Rattling Bass

As you might know at the moment I’m recording some music – guitar based music, to be exact. I’m using a very simple, almost back to basic version of my studio: a digital multitrack recorder, a small mixer, some pedal effects, 3 microphones (1 condenser, 2 dynamic), and a bunch of instruments, mostly stringed (but not necessarily: my soprano cabasa is working extra time) For the piano and organ parts (live, strictly unsequenced) I have an old Emu rack module attached to a master keyboard (directly via MIDI), but not to the computer. I’m also using the computer to play samples or small rhythmic integrations (with Reason) and to mix the songs (with Logic).

So my studio looks like when I did my first demo (1985): plenty of cables, effect chains, microphones, bongos, guitars, etc. (Fortunately I have a separate bedroom now). What’s more, I’m always looking for new sounds, or rather ancient ones. Such is the case with the prepared bass that you can see below, in a picture taken about one year ago.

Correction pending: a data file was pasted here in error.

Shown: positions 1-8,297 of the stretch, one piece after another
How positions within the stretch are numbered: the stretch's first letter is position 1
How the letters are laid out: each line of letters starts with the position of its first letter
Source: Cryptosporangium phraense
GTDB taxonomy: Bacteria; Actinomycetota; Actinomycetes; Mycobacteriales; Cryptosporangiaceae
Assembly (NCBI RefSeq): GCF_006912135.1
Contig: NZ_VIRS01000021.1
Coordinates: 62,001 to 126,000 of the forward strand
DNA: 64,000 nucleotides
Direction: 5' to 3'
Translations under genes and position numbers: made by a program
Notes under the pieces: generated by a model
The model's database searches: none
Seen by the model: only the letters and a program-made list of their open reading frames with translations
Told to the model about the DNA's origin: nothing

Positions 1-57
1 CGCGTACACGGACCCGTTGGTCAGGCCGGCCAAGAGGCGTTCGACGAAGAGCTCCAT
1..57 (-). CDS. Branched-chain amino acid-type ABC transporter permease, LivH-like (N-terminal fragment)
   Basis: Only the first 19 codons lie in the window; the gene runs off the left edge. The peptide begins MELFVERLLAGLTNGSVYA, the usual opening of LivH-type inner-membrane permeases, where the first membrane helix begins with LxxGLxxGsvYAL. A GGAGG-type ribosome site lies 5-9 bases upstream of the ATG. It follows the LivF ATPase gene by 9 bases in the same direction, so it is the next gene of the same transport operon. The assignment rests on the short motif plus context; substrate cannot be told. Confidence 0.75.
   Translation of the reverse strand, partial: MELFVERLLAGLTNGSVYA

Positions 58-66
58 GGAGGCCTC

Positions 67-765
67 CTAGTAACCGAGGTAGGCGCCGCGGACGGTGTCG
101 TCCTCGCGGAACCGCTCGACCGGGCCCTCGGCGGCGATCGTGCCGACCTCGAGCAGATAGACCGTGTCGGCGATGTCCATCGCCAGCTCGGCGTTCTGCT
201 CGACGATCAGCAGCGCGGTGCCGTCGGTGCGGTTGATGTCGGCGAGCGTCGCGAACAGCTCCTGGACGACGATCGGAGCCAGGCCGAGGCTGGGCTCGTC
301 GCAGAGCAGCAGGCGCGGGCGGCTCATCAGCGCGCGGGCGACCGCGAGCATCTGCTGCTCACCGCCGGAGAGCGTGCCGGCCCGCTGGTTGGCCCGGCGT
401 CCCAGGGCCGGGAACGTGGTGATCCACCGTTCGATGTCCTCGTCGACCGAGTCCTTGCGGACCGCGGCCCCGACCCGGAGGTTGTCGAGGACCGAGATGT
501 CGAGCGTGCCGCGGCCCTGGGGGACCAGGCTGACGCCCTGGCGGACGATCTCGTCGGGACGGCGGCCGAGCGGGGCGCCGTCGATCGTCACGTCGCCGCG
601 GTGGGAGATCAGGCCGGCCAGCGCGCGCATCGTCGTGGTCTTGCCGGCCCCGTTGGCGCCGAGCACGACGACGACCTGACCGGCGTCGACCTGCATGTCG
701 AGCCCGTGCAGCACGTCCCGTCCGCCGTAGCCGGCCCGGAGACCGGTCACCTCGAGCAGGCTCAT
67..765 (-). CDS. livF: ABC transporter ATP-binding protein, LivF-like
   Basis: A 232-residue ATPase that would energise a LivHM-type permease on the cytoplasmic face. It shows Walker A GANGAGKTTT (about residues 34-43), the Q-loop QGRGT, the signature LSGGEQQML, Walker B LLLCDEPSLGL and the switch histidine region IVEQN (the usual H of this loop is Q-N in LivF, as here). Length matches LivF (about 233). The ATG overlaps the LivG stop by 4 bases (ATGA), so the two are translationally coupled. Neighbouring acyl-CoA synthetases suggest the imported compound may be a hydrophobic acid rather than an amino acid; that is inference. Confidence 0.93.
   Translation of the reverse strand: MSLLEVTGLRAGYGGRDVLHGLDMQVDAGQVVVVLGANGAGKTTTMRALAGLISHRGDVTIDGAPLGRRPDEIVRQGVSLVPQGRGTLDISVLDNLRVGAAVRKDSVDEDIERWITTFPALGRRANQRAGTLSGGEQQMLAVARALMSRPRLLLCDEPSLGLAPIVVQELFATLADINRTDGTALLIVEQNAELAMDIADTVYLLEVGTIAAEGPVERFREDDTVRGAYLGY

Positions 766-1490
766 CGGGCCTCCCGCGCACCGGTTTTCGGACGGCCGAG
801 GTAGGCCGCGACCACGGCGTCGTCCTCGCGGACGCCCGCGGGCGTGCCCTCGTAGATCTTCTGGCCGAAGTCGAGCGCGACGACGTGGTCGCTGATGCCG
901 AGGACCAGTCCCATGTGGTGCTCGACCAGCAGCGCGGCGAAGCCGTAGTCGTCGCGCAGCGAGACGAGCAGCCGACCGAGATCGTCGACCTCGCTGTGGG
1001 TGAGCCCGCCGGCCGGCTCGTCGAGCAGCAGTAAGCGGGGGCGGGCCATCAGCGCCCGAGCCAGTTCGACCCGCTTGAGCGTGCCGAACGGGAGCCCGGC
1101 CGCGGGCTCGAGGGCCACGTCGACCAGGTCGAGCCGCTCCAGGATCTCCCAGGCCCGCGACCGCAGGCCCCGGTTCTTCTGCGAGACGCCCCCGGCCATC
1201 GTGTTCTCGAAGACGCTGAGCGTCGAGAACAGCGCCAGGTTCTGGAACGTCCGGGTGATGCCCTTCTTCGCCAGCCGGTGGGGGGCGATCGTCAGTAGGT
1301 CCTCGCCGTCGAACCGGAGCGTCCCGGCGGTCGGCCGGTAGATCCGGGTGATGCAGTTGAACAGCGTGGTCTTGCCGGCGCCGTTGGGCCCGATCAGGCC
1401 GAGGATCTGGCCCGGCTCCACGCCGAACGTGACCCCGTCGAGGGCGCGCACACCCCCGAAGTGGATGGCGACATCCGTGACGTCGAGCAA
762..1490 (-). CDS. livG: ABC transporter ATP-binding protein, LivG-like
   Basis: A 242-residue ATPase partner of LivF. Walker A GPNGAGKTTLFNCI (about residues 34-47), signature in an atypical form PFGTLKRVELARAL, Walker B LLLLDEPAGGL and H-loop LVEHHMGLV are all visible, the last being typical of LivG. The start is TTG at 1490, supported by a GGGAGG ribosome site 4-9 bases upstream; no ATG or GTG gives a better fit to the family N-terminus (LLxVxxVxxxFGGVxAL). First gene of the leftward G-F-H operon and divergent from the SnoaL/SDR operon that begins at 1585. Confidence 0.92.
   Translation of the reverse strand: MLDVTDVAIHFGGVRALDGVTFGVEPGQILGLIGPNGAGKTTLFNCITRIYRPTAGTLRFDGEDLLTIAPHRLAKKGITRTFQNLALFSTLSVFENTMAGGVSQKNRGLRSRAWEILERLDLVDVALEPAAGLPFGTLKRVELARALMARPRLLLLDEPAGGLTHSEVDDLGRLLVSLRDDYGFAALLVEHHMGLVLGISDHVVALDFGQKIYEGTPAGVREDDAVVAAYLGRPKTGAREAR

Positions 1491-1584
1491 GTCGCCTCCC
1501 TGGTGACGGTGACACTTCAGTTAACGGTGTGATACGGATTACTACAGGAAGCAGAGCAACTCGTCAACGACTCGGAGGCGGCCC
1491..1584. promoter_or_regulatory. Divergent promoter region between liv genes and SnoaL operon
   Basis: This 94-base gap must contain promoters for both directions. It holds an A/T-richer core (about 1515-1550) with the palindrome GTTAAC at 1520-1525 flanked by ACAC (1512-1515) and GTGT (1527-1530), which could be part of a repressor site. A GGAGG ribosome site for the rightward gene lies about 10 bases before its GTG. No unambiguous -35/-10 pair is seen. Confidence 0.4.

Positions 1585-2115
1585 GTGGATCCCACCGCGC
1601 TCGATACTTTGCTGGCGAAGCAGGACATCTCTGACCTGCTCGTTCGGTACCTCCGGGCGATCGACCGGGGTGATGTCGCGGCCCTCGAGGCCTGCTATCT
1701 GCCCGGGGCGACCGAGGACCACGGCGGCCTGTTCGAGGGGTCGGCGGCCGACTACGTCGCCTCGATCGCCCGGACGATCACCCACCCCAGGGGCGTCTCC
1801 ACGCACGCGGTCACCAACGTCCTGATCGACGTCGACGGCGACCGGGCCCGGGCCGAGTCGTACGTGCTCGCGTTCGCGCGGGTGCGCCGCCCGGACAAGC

This is the Machachara Precision Rattlophone™. You can make one very easily: take a bass and secure a Machachara to the top with a guitar capo – et voilà. What’s a Machachara? It’s a metal resonator used in various ways throughout Africa. Notable uses are with the Mbira and Djembe, but also the Kora and other instruments often have it. It produces a rattle that creates a very lovely and elusive contour to the sound itself. You can buy Machacharas online or in shops, but I’d ask any of your african friends. (What? You don’t have african friends? Go out and make some right now.) Alternatively you can make one yourself, using a tomato can and keyrings: that’s how I had always seen them made before finding this one in a shop.

PS: in order to record an instrument prepared this way you will have to use a (close) microphone just for the resonator.

Q: Do you have a midget walrus as a Pet?
A: Yes, his name is Asta and he’s 37 years old.